This documentary looks at Harry Potter fans and the musical acts inspired by the novels.

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Cast

Cast overview, first billed only:
Melissa Anelli ...
Herself
Paul DeGeorge ...
Himself
Joe DeGeorge ...
Himself
Henry Jenkins ...
Himself (as Dr. Henry Jenkins)
Heather Lawver ...
Herself
Matt Maggiacomo ...
Himself
Caryl Matrisciana ...
Herself
Bradley Mehlenbacher ...
Himself
...
Himself
Tina Olsen ...
Herself
Brian Ross ...
Himself
Shoshana Rudski ...
Herself
...
Himself
Mike Walsh ...
Himself
Spencer Walsh ...
Himself
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This documentary looks at Harry Potter fans and the musical acts inspired by the novels.

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14 November 2008 (USA)  »

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Soundtracks

Bring My Body Back
Written and Performed by Ian Wilkins
Courtesy of The Cedric Diggorys
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User Reviews

 
Shapeless, pointless, and a half-hour too long
10 October 2010 | by (United States) – See all my reviews

I really, really hope that the movie is not entirely representative of Harry Potter fandom.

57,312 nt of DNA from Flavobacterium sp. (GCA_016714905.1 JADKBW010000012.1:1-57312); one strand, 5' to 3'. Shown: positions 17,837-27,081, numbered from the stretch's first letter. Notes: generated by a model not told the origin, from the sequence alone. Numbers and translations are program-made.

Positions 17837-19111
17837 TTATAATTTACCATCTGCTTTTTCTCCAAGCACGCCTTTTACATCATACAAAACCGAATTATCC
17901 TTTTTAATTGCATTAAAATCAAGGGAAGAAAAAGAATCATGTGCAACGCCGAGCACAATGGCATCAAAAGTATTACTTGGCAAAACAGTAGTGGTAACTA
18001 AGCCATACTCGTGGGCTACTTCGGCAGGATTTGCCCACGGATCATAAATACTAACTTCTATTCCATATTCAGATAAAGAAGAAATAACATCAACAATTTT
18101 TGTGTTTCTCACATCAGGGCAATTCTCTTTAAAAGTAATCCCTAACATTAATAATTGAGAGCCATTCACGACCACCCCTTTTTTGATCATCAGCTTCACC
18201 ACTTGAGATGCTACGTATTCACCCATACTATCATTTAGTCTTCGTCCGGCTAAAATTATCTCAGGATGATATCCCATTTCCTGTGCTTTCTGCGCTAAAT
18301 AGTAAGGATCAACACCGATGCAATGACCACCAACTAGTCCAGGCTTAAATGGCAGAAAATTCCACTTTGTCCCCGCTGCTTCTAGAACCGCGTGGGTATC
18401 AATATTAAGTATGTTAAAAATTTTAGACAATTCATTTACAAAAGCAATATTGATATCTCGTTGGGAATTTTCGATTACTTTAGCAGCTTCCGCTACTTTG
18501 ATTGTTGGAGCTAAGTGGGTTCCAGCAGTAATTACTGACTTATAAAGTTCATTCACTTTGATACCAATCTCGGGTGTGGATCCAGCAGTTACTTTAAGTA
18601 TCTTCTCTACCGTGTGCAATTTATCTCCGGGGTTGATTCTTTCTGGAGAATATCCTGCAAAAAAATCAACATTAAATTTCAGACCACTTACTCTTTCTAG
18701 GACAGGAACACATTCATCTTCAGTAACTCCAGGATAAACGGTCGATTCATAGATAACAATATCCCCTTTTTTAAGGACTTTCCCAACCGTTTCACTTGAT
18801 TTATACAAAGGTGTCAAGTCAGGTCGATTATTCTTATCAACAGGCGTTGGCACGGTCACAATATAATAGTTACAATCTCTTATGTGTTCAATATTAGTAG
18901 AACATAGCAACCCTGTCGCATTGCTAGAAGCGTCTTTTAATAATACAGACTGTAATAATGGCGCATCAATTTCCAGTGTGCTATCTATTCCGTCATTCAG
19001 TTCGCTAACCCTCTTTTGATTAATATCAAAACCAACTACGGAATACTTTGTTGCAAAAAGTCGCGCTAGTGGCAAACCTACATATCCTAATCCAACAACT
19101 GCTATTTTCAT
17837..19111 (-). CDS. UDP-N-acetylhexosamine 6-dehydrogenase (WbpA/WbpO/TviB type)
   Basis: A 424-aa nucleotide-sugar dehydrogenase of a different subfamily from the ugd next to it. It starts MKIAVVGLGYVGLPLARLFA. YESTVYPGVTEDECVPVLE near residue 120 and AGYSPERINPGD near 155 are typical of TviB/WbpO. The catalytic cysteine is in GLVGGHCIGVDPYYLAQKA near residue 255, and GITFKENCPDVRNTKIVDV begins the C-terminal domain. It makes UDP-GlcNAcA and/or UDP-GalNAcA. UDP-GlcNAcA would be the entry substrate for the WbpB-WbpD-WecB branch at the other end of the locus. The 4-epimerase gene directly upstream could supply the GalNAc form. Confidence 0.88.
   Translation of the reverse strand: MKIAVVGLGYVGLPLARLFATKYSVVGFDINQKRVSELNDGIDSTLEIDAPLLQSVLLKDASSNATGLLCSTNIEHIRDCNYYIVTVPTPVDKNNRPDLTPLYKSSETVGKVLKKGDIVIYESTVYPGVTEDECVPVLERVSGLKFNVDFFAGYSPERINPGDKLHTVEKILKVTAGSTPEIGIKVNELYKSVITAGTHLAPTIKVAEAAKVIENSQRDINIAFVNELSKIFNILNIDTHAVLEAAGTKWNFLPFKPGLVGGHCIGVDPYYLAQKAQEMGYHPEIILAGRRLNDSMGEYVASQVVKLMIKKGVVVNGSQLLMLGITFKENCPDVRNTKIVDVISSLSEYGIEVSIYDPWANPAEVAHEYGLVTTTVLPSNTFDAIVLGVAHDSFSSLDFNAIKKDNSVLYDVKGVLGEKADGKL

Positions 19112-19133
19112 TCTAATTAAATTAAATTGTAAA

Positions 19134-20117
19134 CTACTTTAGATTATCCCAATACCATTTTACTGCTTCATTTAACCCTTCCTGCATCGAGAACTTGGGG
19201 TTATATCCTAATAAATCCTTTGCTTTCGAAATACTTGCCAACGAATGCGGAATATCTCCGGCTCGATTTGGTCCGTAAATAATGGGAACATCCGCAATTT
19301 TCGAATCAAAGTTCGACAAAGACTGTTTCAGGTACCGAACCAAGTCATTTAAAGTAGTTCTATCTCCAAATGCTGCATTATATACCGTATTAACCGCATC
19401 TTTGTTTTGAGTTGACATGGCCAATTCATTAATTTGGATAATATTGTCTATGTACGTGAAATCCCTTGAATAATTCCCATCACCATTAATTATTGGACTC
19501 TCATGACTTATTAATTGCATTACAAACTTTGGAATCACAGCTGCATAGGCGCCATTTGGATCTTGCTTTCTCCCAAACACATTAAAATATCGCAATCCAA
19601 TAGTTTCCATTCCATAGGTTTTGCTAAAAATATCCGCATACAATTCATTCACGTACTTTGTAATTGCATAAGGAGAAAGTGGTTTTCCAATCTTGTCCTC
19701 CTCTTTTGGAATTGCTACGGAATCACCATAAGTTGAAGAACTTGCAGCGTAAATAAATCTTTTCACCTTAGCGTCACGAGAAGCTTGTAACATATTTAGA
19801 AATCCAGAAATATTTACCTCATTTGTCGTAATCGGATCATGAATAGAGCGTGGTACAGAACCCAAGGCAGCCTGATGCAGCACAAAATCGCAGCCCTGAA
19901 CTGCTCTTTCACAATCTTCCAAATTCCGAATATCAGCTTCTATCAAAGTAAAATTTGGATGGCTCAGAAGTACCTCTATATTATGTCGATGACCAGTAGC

The documentary is in the worst tradition started inadvertently by Errol Morris. Thanks to movies like GATES OF HEAVEN (good) and FAST, CHEAP AND OUT OF CONTROL (not so good) there are now hundreds of third-rate amateurs who figure that all they need to do to make a documentary is find some group of quirky weirdos--or, worse, several groups of weirdos who actually don't have that much connection to each other--then roll the cameras for a few hours and print up the results. "We Are Wizards" makes only the vaguest attempt to force any kind of structure or point of view on what is, for the most part, an amorphous collection of interview and convention footage. Various assortments of losers come into focus for a few minutes hither and thither. There are a number of garage bands who write songs about the Harry Potter universe; none of the people we see can actually sing and nobody knows more than three guitar chords. The worst of the lot are a Harry Potter-inspired death metal wannabe (sporting a round physique, a balding pate and a mighty neckbeard that makes him look a lot like the Canadian folk singer Stan Rogers) and, worse, a couple of homeschooled kids who give off a creepy "Jesus Camp" vibe but for a different reason. There are people who live for running Harry Potter fansites and who--when the documentary makes a laughable attempt at drumming up tension--make a huge deal of theirdisillusionment when they find out that Warner Brothers doesn't care about Harry Potter fans. There's a spectacularly unfunny cartoonist who's got a sideline in recording ham-fisted parody audio tracks for the Harry Potter movies. Five minutes with any of these people is enough to make you run screaming to the asylum gates clawing to escape from the madness. And we get to spend eighty minutes with them!